He had come in early, as was his custom now. The silent, dark halls echoed as he walked to the elevator and pushed the button. No one ever came in this early, so he knew he’d be alone. The tomb-like silence of the empty office suite provided the perfect backdrop for his morning meetings with the Lord. This was where he could pour out his heart and talk honestly with God–and himself.
Sitting now at his solid mahogany desk, he turned his attention to the monthly task he had come to dread and asked himself again, “Why is this so hard?” Every muscle in his face was taut and his temples throbbed, as he wrote the check. He knew he was gripping the pen too tightly, but he didn’t want his hand to shake. Focusing with extreme determination, he filled in the amount, then slowly and carefully tore it out of the checkbook, and placed it on his desk, pressing it down with the palm of his hand. There, it was done, for another month, at least. Leaning his elbows on the massive desk, and folding his hands, a muscle in his jaw twitched. He couldn’t stand it any longer, and he let loose on himself. “What is the matter with you, man?! It’s just a check. It’s not like you can’t afford it!” Pushing himself away from the desk, he raised his 6’2″ frame and began pacing back and forth across the length of the office. Every now and then, he gazed out the bank of windows, where city lights lit up the predawn darkness. Muttering under his breath, he gave himself yet another tongue-lashing. “It’s the right thing to do. You know that. We’ve been all through this a million times,” he chided himself. “You’ve given your heart to the Lord. You’ve got to keep a clear conscience and show her and the kids that you’ve changed! Even though they’ve forgiven you, they’ve got to see that Christ has the power to change a person!” He sat back down, turning his thoughts as he had a thousand times before, to how it had all gone down in the end. They’d both been unfaithful in their own ways. They’d said and done stupid things. Immature, selfish, hurtful things. Thinking they had no other recourse, the papers were signed and it was done before either of them had stopped to think about the ramifications, what it would mean… She’d finally forgiven him, but… “I’ve forgiven her, haven’t I, Lord?” He sighed. Leaning back into the black leather sofa, he looked around his plush executive office, and thought about his life. Examining himself was new to him. But more and more, these morning talks with his Lord and Savior had been a catharsis for him. “I have. I know I have,” he answered his own question aloud. “Then, why am I so angry?” he thought to himself for the hundredth time. This morning, all the pent-up anger and frustration, guilt and desire, had exploded like Mount Vesuvius inside him.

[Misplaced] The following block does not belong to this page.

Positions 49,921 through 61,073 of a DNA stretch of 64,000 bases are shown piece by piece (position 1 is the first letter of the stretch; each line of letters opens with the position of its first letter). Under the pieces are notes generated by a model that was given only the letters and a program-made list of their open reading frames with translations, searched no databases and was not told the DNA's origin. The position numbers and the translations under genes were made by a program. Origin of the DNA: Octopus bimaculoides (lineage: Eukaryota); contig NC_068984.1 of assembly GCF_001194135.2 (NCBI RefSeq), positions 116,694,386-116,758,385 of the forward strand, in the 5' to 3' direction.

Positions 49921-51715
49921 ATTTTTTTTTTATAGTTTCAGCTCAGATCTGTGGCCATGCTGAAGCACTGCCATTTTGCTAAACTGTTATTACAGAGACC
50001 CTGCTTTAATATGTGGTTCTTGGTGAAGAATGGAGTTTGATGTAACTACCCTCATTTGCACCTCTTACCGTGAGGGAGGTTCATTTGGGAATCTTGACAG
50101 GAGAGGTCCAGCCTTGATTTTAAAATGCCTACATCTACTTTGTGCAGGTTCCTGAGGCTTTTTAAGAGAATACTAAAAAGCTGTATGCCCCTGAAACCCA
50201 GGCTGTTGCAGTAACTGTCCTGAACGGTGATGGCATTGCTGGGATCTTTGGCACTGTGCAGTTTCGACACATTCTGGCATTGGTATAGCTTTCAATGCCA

Running his fingers through the shock of thick black hair, just a hint of gray beginning to appear at the temples, he sighed again. He was a man who was used to being in control. Professionally, he had always been able to handle any situation and had risen to the top of his field, fast. Physically, he was a specimen of perfection. Joe had taken care of himself, and it showed. Always one to watch his weight, he worked out, and ate right. His marriage was another story. God had used the breakup to get through to him. He had recognized for the first time that God cared about him. And cared about his actions. He knew he was no saint, but now he knew he was a sinner, and never could do enough to be good enough for a perfect and Holy God. It was humbling. But God had shown him that He had done what Joe couldn’t begin to, through Jesus’ death on the cross for him. He’d given Joe faith to believe in this risen Christ, and accept His forgiveness. Even though he wasn’t sure he liked this new feeling of Someone else being in control, since he had given Christ the reins of his life, he had been at peace for the first time. He was a new man. He knew he was forgiven and he knew God was with him. He’d made changes in his life. For one, he was determined to do right by Anne. No one could accuse him of not doing right by her and the kids. Punctual to a fault with his alimony checks, he even sent them early at holidays and birthdays. Still, he just couldn’t seem to shake these feelings.
He didn’t know what to do to stop being angry and bitter. “Lord, what do You want me to do? Haven’t I done everything a man could do? What more do You want from me, Lord?!!” As he cried out to God, involuntarily his eyes lifted up to the ceiling, as though seeing through to heaven’s domain. He didn’t know what he expected. But there, in the quietness of this plush office suite, he heard God say as clearly as if He were in the room, “Go the second mile.”
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